The writing group provided a class of recommendation for the implementation of CAM in clinical practice based upon the available level of evidence from the published literature. The grading of the evidence is consistent with what the AHA has previously published, Class I, Level of Evidence A being a useful intervention defended by randomized trials and contrasting to a Class III C recommendation, meaning not useful with no evidence to support and perhaps harm if used. The authors acknowledged consistent gaps in evidence about CAM approaches and clearly state that CAM approaches should be considered adjunctive therapies to conventional treatments for managing high blood pressure.

Although evidence did not unveil any identifiable risks when these treatments are implemented, there is little-to-no evidence from well-designed randomized controlled clinical trials that these approaches reduce cardiovascular events in hypertensive patients. Conversely, some of these alternative approaches were valuable in maintaining blood pressures within an acceptable range (i.e., <140/90 mmHg in normotensive people). Thus, the consensus of the writing group was that it is reasonable for all patients with blood pressure levels higher than 120/80 mm Hg to consider a trial of alternative approaches as adjuvant methods to lower blood pressure.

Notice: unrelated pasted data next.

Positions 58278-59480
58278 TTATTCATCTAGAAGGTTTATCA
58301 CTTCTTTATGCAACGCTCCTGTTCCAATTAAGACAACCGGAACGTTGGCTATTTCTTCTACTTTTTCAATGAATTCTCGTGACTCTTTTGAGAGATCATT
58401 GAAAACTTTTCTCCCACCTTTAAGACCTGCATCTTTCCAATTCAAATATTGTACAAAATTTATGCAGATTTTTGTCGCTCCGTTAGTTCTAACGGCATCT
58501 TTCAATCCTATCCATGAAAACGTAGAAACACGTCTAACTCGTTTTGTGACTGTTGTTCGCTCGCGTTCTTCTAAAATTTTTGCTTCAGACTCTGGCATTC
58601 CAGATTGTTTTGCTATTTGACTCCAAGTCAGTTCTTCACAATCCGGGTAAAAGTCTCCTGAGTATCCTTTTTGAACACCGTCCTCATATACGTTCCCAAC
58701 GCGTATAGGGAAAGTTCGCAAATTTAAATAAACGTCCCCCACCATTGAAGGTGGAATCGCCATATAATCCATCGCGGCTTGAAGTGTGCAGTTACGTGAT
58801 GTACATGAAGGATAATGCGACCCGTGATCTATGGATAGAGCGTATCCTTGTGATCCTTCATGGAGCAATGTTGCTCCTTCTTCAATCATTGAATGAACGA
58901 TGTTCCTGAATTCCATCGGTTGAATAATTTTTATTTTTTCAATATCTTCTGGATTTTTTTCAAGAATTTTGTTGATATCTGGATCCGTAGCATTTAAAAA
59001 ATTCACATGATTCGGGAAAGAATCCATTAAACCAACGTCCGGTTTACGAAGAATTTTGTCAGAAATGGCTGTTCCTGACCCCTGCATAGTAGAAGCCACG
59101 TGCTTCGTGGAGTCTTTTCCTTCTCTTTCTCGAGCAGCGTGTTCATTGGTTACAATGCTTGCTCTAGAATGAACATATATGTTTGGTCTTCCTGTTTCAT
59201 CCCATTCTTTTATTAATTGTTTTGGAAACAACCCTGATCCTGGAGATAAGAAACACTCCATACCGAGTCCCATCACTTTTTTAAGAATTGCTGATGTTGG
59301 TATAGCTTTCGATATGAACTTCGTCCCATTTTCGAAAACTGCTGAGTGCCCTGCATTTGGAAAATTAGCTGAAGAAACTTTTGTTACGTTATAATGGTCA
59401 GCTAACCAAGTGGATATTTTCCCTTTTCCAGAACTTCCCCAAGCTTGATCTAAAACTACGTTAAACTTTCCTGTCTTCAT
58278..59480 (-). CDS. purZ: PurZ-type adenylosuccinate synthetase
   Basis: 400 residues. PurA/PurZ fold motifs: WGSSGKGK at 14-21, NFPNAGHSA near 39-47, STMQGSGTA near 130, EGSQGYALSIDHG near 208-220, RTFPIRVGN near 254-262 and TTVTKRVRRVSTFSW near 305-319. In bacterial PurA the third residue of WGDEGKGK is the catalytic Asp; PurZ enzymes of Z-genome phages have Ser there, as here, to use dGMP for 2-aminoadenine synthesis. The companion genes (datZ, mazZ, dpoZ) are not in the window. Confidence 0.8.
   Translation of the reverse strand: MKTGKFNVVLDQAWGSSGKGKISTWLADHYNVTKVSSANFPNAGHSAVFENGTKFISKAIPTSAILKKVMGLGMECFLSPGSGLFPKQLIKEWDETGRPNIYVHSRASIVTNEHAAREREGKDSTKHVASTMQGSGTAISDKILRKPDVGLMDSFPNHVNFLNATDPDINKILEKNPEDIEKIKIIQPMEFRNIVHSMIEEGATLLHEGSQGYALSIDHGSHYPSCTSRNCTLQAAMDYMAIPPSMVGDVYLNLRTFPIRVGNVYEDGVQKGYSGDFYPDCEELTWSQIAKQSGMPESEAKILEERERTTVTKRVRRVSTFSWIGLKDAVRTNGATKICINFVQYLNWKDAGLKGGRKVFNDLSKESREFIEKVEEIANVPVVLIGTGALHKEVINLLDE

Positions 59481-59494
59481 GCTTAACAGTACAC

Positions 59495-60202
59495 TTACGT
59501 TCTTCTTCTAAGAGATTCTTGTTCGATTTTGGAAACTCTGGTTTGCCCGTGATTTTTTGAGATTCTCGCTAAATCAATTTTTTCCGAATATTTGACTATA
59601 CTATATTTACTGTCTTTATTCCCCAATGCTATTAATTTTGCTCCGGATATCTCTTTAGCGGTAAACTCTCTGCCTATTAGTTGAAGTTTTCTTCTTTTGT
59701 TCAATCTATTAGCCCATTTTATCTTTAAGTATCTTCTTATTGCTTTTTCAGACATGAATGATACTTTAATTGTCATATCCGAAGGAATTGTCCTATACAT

Among the reviewed approaches, only dynamic aerobic and resistance exercise and device-guided breathing received a class recommendation I A or II A, respectively, for blood pressure--lowering.8 Thus, such approaches should be strongly encouraged in hypertensive patients who want additional nonpharmacologic therapy as well as those who want to try and maintain blood pressure below 140/90 mmHg.